A great little article by Ben Macphee-Sigurdson of My Wine Canada on how Rosé is so misunderstood yet enjoyed by many. Here’s an excerpt from his blog:
“Is there any one type of wine that continues to be as misunderstood as rosé? Over the summer months, it’s the wine so many in the trade — writers, sommeliers, sales folk and the like — drink in large (but responsible) quantities, yet it makes up just a sliver of total overall wine sales.
People unfairly paint rosé with one (pink) brush: it’s simple, it’s sweet, it’s plonk. That mentality, the result of White Zinfandel’s wince-worthy popularity, discounts the many subtle differences from one rosé to another — especially those from Canada.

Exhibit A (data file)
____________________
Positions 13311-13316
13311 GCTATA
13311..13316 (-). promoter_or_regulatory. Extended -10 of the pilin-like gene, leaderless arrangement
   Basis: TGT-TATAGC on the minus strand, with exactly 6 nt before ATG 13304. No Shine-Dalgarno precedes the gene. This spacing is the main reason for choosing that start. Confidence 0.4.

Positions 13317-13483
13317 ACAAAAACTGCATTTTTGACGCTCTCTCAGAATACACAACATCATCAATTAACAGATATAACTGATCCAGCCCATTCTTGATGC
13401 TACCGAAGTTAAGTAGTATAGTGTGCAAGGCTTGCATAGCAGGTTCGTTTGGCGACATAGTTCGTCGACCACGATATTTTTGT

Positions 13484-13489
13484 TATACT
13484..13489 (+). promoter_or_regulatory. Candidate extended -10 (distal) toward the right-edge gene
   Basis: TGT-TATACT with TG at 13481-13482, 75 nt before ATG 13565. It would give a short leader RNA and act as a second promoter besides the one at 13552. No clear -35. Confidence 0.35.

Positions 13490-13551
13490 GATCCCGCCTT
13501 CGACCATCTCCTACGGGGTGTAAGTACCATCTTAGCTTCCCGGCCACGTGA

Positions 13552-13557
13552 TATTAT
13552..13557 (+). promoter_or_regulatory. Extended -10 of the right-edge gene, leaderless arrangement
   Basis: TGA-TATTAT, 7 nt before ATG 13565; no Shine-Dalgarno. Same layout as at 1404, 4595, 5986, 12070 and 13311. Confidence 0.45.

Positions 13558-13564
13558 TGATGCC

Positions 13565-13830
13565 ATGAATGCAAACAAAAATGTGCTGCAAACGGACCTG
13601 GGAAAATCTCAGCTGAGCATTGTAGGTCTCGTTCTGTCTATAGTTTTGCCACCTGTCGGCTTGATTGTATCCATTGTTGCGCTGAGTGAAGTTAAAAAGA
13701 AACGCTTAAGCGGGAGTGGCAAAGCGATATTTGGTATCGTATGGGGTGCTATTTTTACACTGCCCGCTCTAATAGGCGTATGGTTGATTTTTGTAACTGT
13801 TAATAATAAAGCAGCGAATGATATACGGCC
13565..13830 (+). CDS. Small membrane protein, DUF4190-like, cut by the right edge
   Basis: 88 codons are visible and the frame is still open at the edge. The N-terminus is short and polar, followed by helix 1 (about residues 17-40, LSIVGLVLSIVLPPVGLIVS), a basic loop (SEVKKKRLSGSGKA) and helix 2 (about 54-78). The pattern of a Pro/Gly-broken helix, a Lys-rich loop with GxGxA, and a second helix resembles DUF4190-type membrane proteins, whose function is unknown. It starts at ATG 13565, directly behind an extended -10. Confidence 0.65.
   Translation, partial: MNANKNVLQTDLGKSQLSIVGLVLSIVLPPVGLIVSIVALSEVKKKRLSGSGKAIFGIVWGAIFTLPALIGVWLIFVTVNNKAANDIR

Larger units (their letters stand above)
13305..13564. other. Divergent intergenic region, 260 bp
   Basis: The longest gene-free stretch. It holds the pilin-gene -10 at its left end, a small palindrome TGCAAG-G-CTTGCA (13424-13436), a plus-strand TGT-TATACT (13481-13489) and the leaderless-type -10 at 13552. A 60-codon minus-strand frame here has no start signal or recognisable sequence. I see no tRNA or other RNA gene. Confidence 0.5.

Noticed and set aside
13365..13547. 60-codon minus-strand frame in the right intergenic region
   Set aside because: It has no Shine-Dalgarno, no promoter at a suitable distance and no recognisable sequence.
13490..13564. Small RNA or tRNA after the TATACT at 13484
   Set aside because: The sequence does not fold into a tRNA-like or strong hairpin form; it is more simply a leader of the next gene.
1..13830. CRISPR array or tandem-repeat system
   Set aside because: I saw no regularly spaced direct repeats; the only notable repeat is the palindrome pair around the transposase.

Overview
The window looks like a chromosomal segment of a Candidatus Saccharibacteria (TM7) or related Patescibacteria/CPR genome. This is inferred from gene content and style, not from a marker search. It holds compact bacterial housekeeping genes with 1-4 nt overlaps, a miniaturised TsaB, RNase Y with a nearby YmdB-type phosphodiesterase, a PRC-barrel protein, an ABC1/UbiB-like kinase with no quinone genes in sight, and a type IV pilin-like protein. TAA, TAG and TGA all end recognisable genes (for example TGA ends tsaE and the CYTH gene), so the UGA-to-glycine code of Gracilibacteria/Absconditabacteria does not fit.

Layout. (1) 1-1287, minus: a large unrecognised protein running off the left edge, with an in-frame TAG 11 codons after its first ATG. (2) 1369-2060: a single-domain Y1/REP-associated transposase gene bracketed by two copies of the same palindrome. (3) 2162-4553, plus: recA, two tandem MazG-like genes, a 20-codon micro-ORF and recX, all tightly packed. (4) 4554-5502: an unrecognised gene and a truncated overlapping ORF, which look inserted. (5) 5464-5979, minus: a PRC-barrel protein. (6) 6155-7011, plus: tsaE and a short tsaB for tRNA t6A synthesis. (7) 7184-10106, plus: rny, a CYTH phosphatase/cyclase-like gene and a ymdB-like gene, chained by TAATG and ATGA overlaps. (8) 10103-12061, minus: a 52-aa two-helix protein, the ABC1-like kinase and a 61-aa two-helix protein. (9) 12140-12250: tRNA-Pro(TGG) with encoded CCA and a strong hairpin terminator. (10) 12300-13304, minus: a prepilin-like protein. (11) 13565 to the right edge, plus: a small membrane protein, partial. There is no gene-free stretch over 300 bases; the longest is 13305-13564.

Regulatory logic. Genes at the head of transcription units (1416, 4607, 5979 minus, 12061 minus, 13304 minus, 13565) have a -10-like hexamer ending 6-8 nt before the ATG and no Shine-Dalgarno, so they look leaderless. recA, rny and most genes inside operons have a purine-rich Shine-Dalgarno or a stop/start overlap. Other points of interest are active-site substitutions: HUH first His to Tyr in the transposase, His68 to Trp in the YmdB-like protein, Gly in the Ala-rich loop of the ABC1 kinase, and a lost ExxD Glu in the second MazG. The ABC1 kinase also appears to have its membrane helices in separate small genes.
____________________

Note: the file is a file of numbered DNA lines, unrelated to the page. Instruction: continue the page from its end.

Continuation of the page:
First of all, most Canadian rosés are dry, and typically use grapes that are best-suited to their climate — not Zinfandel, in other words. Canadian producers often work with grapes such as Pinot Noir, Gamay or Cabernet Franc — cooler-climate red grapes that can produce pink wine with great character.
Using Pinot Noir tends to result in lighter, more delicate pink wines such as the Le Vieux Pin 2013 Vaila Rosé. Reminiscent of a Côtes de Provence rosé, it’s very light in colour and subtle, with gorgeous raspberry and rhubarb notes and nary a hint of sweetness.”
To read this article in full, click here and be sure to check out other articles on his blog.